Arkansas is a leader among states in health care coverage expansion under the Affordable Care Act (ACA), having the greatest percent reduction in its uninsured population compared with all other states in the country. Extending opportunities for coverage to low-income Arkansans is a major step toward improving access to the health care system, but the state must take additional measures to ensure a healthier Arkansas. Among these important measures is a focus on enhancing the state’s health care workforce. In response to this need, the state engaged in comprehensive workforce strategic planning beginning in 2011, which led to the state’s first health workforce strategic plan entitled Arkansas Health Workforce Strategic Plan: A Roadmap to Change. Since the strategic plan was published in 2012, the state has made meaningful progress toward meeting the plan’s goals. Although the development of new health profession schools was not among the recommendations of the strategic plan, two new osteopathic medical schools have been proposed as a means to address health workforce challenges.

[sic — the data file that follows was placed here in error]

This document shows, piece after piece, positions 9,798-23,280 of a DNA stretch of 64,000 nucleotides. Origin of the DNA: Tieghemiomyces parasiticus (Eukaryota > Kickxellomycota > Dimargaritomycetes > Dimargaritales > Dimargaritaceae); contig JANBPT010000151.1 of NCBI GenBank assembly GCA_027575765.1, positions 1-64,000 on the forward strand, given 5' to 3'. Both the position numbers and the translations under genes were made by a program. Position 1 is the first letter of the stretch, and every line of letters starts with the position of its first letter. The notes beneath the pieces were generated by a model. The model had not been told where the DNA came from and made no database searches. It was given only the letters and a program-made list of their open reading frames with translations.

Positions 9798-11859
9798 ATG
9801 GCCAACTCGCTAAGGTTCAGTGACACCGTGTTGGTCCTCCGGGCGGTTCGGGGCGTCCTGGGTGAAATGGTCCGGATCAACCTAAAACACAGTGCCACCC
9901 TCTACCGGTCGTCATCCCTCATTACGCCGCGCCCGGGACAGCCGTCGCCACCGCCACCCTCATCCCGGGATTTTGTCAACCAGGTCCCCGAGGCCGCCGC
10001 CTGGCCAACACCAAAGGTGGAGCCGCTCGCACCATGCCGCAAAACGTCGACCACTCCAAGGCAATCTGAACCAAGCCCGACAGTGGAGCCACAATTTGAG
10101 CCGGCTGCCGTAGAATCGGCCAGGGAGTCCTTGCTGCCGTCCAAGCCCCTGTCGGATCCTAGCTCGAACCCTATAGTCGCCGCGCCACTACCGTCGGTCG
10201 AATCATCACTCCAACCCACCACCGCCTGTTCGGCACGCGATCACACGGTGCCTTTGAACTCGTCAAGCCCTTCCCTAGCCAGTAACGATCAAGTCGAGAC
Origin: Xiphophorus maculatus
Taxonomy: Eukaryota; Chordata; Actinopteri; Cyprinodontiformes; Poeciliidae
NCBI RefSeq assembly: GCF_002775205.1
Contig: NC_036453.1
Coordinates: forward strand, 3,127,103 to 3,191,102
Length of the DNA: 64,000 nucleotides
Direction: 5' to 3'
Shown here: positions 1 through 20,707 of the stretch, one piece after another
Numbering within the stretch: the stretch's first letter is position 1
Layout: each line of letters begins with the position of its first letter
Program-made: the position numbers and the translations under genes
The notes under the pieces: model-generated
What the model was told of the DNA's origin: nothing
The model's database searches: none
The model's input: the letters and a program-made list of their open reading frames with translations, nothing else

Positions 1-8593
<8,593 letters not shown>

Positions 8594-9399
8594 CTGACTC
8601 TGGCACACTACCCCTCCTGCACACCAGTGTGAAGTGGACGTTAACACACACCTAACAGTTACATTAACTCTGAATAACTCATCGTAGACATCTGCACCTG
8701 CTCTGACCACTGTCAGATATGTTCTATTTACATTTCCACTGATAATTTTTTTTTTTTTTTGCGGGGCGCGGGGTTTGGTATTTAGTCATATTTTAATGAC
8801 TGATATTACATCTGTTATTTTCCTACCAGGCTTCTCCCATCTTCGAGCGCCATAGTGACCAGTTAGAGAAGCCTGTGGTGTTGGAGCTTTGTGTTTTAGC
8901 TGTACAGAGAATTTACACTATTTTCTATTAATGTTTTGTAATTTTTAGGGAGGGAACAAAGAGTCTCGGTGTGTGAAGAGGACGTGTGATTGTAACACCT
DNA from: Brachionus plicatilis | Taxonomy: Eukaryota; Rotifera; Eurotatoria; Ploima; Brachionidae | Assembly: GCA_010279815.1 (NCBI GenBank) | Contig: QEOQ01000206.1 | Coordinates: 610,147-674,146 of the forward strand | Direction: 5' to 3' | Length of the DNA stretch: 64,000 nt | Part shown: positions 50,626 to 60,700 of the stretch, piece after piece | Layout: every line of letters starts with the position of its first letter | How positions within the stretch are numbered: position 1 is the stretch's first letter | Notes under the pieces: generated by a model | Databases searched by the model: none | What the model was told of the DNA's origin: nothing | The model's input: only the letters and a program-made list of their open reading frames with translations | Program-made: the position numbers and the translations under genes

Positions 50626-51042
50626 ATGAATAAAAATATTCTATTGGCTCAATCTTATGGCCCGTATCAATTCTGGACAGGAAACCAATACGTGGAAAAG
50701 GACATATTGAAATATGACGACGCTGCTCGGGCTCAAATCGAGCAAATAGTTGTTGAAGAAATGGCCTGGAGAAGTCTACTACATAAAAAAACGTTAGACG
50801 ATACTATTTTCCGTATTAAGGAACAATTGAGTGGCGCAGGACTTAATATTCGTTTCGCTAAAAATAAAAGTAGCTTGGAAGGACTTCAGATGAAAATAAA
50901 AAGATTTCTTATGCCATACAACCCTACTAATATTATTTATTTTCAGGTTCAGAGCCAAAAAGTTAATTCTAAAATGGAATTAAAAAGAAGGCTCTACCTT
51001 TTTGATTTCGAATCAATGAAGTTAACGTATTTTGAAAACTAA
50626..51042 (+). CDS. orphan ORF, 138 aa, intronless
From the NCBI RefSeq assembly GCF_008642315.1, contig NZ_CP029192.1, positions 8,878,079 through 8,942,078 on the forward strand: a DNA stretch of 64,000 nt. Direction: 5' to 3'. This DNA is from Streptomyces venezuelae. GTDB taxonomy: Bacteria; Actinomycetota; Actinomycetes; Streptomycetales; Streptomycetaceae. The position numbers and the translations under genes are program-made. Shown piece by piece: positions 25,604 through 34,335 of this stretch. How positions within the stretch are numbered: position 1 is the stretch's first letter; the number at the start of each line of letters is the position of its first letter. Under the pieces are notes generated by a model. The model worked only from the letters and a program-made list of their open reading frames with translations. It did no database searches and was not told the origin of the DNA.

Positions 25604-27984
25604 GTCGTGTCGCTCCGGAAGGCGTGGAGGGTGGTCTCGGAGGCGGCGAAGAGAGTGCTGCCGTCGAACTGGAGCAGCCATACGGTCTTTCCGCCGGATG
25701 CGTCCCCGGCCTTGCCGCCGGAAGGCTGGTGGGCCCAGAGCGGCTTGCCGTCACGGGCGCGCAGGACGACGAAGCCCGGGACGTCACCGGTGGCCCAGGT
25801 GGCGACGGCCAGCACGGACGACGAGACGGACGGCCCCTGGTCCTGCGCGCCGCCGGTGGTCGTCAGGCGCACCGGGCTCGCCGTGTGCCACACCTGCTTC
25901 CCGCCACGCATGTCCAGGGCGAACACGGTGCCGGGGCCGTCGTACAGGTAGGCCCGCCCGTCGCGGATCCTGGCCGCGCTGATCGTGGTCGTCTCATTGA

This issue brief will explore the state’s progress toward addressing health workforce shortages, the emergence of plans for two osteopathic medical schools in Arkansas, the education and training requirements for the doctor of osteopathic medicine (DO), and the status of clinical training positions for physicians in the state.